In the case of Namibia we have yet another variation on the same theme. Racist South Africa transformed that country from a trust territory of the international community into its own colony. The colonial power was, in this case acting not only against the express demands of the colonised people, but also in open defiance of wold opinion as represented by the United Nations.
The other instance was that of the former British colony of Rhodesia. Here the racist white minority illegally seized power from the colonial state through UDI, creating the legal fiction of an `independent Rhodesia`. This unilateral action did not in any way change the essential truth that Rhodesia was a colony whose people were being deprived of their legitimate rights of self-determination through this illegal stratagem.
In many respect the creation of the Union of South Africa in 1910 could be characterised as UDI, with the consent of the colonial power. But the fact of this connivance did not in any way alter the central question, which is the denial of self-determination to the black majority.
The South African Struggle is an Anti-Colonialist National Liberation Struggle
Flowing from this analysis of the South African racist state a essentially colonial, the South African struggle is an anti-colonialist national liberation struggle. It may differ in form from the struggles waged in other African countries, but in its content it has the same aspirations.
The differing form of the South Africa anti-colonial struggle is derivative of the shared territory occupied by the colonised and the colonizer alike. Consequently, the institutional mechanisms whereby the black majority is colonially oppressed, are also internal to the South African body politic, and not located beyond its borders. This explains why we centre a large part of our political programme on the acquisition of political rights by the black majority.
Careful analysis of the struggle of other colonial peoples would, however, shed light on the essential, rather than the co-incidental, features of the South African case.
The anti-colonial liberation struggles centres on the demand for national self-determination or national sovereignty, which are embodies in institutions of popular sovereignty. In most colonial liberation struggles, the means through which this objective has been achieved is the abolition of the colonial state and the transfer of power to a national government elected by popular suffrage. The institutionalised modalities by which national sovereignty is secured are however not the essence of the struggle. They are incidental creations which in many cases have been changed, adapted and even abolished without in any way jeopardising the central achievement, namely - national sovereignty.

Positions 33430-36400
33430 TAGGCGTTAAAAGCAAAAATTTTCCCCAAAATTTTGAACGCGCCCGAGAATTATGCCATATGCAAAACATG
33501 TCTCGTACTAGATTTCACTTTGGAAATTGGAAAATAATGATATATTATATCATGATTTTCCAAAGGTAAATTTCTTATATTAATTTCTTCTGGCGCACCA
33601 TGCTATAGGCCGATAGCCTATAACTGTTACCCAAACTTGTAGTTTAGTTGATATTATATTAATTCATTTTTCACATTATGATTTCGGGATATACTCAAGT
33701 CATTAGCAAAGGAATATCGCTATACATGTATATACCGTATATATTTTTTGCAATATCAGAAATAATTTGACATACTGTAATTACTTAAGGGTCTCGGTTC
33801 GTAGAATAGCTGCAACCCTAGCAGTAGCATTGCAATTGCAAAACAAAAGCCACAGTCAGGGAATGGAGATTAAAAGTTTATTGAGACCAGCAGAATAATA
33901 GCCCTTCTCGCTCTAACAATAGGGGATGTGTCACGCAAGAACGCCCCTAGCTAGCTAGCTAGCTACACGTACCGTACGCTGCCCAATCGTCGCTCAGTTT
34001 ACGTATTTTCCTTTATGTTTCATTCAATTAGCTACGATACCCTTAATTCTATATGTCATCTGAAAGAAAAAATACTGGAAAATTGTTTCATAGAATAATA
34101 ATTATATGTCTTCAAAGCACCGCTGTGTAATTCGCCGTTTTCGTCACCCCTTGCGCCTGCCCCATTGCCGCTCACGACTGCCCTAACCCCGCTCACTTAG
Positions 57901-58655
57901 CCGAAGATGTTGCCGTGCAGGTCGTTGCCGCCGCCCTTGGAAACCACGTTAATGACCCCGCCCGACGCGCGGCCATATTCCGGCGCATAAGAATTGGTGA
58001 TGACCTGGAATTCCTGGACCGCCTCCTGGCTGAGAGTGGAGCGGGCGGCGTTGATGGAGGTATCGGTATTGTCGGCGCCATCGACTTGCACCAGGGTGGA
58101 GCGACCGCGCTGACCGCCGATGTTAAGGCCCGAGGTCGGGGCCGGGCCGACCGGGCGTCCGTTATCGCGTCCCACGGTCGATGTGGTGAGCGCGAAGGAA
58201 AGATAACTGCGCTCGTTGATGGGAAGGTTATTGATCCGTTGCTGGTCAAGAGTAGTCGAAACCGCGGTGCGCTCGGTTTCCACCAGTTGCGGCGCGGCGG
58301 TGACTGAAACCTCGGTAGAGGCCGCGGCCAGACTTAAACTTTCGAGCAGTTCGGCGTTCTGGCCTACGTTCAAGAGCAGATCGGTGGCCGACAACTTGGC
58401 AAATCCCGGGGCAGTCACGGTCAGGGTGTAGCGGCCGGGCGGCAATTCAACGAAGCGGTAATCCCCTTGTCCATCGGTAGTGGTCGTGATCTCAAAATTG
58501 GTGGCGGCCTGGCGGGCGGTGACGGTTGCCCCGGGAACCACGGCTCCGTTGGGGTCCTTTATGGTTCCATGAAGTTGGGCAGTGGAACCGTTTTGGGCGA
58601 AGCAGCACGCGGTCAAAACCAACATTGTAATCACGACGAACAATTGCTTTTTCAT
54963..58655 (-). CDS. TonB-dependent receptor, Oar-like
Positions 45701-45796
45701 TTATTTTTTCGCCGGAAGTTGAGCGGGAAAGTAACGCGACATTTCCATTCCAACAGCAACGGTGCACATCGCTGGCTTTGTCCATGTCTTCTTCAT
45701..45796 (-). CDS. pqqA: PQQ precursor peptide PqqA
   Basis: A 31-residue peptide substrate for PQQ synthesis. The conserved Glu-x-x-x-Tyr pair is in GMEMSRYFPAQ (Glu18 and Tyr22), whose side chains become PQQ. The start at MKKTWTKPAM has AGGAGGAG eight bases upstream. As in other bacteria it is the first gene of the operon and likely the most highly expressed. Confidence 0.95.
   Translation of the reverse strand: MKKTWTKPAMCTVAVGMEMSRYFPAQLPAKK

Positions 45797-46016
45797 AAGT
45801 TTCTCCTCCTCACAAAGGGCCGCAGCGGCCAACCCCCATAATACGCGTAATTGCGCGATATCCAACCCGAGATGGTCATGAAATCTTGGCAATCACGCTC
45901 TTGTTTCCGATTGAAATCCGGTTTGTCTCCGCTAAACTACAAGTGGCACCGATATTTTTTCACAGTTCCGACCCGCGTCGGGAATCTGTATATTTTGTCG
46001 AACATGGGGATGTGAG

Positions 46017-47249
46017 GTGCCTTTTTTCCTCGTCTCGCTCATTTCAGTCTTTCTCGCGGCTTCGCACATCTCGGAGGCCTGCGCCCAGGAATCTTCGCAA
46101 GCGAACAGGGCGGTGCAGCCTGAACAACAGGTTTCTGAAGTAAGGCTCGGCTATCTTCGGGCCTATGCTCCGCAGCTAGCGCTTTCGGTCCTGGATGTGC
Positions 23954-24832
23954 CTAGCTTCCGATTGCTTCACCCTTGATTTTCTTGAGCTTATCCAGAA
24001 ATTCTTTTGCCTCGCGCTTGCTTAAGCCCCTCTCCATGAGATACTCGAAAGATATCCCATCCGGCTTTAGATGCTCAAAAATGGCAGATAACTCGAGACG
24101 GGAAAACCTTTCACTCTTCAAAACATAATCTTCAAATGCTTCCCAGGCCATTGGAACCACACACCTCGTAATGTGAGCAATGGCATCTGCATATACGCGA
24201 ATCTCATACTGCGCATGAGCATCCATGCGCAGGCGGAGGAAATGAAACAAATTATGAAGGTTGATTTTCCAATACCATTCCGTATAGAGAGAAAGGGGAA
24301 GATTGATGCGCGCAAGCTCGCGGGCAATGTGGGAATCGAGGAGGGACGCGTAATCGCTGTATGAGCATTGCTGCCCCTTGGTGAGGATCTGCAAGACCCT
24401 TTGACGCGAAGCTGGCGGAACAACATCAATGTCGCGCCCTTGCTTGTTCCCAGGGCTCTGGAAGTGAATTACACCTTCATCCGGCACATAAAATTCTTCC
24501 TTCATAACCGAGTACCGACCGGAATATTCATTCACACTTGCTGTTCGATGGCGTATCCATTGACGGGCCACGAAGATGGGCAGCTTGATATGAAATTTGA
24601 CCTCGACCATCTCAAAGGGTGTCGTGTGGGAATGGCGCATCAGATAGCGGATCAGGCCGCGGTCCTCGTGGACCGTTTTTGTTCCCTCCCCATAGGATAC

Similarly, in the case of South Africa, the focus shall be on the central issue and not on the incidental. Because the undemocratic colonial, white minority state occupies the same territory as the people it dominates, there can be no question of a hand over of power from an externally-based colonial state and is agents, to an internally located national government. The struggle of the South African people has therefore centred on the abolition of the colonial white state and the creation in its stead of a democratic state based on the principle of majority rule.
Because of the special circumstances in South Africa, the constitutional modalities through which this can be accomplished necessarily entail the acquisition of political rights by the Black majority, that is, the abolish of the monopoly of political power by the whites. That monopoly is effectively maintained with both the Bantustan system and the tri-racial parliamentary system.
What needs to be stressed here is that national self-determination, as in all other national liberation struggle, is the decisive issue. This is to be secured through the institutional framework of full adult suffrage, full civil liberties within a non-racial state. Black majority rule is thus merely the form through which the oppressed, colonised peoples of South Africa will achieve the content of their struggle for national self-determination.